In his spare time, security expert Patrick Wardle (who’s also director of R&D at Synack) creates OS X security tools. The latest addition to his collection is RansomWhere?, a tool for foiling OS X crypto-ransomware.
Luckily for Mac users, OS X crypto-ransomware is not at all widespread, and the impact of these treats has been very limited, but Wardle is not satisfied with waiting for crypto-ransomware to become a big problem for Mac users in order to do something.
“I don’t claim to be an expert on ransomware, but after studying various specimens, a general (and obvious?) commonality seems to be that ransomware rapidly encrypts user files,” he noted. “So to me, this rapid encryption of user files, seemed like a promising heuristic that could lead to the generic detection and prevention of ransomware.”
RansomWhere?, therefore, monitors file I/O events (via the FSEvents API in OS X), determines if a file is encrypted or not (via a mathematical construct), and determines if the process that creates the encrypted files is untrusted (in order to avoid constant false positives).
If it is, it will be suspended, and users will be shown an alert that asks them to decide whether the process should be allowed to continue, or whether it should be terminated:
The tool trusts any process’s binary signed by Apple and applications already installed when it’s first run.
“Everything else is assumed to be untrusted, and thus will generate an alert if detected rapidly generating encrypted files,” says Wardle, but points out that these trust assumptions may be abused by ransomware with prior knowledge of them.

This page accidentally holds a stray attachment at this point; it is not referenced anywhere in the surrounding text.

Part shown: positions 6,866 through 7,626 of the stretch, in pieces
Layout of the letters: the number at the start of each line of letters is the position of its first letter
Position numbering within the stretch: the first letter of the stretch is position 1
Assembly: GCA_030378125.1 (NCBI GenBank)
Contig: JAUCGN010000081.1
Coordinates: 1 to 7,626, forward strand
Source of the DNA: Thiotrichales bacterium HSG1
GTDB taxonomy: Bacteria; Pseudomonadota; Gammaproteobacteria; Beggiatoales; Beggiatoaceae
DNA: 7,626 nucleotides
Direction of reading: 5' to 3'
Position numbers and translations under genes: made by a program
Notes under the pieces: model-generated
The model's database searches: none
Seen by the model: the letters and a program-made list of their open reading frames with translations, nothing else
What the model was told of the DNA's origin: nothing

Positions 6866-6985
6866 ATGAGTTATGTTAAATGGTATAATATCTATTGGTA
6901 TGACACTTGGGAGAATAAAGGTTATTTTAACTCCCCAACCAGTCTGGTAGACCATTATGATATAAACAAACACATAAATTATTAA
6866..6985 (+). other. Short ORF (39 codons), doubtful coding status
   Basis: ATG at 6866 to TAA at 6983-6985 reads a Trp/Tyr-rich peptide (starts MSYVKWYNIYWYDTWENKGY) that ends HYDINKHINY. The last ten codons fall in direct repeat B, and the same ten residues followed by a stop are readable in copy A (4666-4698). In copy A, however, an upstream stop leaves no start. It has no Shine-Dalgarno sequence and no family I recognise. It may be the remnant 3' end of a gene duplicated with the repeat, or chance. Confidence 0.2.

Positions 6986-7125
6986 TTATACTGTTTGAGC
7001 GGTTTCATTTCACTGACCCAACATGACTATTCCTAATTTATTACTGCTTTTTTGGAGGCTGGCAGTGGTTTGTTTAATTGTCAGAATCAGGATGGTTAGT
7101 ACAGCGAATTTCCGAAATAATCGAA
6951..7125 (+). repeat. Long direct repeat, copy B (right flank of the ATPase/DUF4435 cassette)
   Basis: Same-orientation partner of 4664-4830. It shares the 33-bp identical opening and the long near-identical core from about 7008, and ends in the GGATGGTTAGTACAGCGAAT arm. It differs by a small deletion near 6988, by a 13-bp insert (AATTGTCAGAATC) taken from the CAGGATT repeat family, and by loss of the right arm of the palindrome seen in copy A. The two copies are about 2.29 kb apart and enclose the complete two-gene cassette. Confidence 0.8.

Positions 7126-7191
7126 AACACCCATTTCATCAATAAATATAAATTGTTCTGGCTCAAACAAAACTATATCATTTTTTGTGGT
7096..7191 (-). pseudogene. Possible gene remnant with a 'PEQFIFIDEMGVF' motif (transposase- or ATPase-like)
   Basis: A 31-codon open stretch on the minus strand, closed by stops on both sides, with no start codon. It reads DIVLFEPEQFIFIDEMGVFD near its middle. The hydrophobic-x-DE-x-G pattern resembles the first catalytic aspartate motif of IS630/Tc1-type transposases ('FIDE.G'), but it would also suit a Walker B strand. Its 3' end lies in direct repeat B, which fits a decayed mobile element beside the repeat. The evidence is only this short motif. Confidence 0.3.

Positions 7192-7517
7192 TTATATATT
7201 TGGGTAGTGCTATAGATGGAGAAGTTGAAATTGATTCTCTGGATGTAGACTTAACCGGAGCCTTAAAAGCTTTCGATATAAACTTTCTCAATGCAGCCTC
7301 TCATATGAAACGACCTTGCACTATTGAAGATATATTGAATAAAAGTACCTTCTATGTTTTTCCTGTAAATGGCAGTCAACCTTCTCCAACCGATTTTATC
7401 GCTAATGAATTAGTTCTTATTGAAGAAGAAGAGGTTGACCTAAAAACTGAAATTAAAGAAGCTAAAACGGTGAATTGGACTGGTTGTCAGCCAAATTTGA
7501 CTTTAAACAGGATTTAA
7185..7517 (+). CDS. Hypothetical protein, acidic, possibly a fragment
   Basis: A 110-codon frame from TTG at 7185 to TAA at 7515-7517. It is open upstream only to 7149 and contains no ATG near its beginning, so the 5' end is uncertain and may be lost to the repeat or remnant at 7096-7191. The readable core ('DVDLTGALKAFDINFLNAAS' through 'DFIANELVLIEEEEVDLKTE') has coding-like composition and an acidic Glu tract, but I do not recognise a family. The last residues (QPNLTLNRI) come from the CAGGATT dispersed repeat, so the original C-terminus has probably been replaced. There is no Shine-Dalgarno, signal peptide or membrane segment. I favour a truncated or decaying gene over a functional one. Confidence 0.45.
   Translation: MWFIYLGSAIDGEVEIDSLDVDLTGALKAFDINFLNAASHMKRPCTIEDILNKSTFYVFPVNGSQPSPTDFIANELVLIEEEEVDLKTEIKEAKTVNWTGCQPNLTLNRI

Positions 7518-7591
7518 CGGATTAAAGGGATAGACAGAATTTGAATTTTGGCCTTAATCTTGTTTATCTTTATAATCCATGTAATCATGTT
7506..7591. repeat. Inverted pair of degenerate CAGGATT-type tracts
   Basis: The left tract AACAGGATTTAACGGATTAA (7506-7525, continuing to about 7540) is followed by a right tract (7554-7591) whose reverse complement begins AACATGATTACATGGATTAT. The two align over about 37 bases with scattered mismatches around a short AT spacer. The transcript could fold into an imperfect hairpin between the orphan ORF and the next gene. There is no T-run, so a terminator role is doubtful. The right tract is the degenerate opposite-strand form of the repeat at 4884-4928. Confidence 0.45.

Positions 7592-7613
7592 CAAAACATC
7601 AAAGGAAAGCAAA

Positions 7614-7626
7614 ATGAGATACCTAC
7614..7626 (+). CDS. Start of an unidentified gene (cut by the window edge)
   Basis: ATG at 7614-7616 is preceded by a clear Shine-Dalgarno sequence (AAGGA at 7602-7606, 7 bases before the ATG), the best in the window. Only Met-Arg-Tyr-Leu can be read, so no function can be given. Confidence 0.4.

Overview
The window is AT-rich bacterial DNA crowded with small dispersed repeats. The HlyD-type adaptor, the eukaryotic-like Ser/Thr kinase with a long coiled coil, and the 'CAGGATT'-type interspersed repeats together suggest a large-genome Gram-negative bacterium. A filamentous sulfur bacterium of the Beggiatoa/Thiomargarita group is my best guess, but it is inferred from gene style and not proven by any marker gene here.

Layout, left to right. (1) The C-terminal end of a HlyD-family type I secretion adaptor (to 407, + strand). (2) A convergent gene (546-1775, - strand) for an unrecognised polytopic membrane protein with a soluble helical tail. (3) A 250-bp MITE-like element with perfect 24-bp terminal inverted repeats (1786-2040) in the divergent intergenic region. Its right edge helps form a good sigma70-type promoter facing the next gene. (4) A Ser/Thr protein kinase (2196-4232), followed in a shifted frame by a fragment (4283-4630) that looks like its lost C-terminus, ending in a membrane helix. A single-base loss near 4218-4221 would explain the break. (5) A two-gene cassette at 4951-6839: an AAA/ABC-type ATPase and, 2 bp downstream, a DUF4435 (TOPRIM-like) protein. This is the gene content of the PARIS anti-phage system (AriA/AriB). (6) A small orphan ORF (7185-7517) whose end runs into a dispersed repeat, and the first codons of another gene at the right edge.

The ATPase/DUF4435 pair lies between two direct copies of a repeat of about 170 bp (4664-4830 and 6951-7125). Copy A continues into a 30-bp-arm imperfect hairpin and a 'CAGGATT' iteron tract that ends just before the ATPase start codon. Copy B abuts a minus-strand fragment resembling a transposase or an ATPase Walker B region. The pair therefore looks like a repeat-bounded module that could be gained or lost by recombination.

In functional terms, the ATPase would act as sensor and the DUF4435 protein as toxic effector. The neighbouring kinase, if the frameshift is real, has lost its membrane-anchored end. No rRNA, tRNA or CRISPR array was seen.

“For example, if the ransomware injects itself into a trusted Apple process at runtime to perform its encryption, this would likely allow it to remain undetected,” he explained.
Other limitations of the tool are that it currently only checks files created in the users’ home directories, because of the assumption the ransomware will encrypt user’s files likely within the same location/directory, and that before the tool detects and suspends the process, it’s likely that a small number of files will end up being encrypted.
Nevertheless, when tested with known malware samples, it works as it should.
Since this is a new piece of software, Wardle says that it might be unstable or contain bugs, so he warned users to use it at their own risk. Also, he pointed out that they should not be alarmed that the software asks them for their computer password.
“In order to continually monitor the file-system for encrypted files, RansomWhere? requires system privileges. As such, the tool requests a password (via a standard authorization prompt) during installation/uninstallation,” he explained.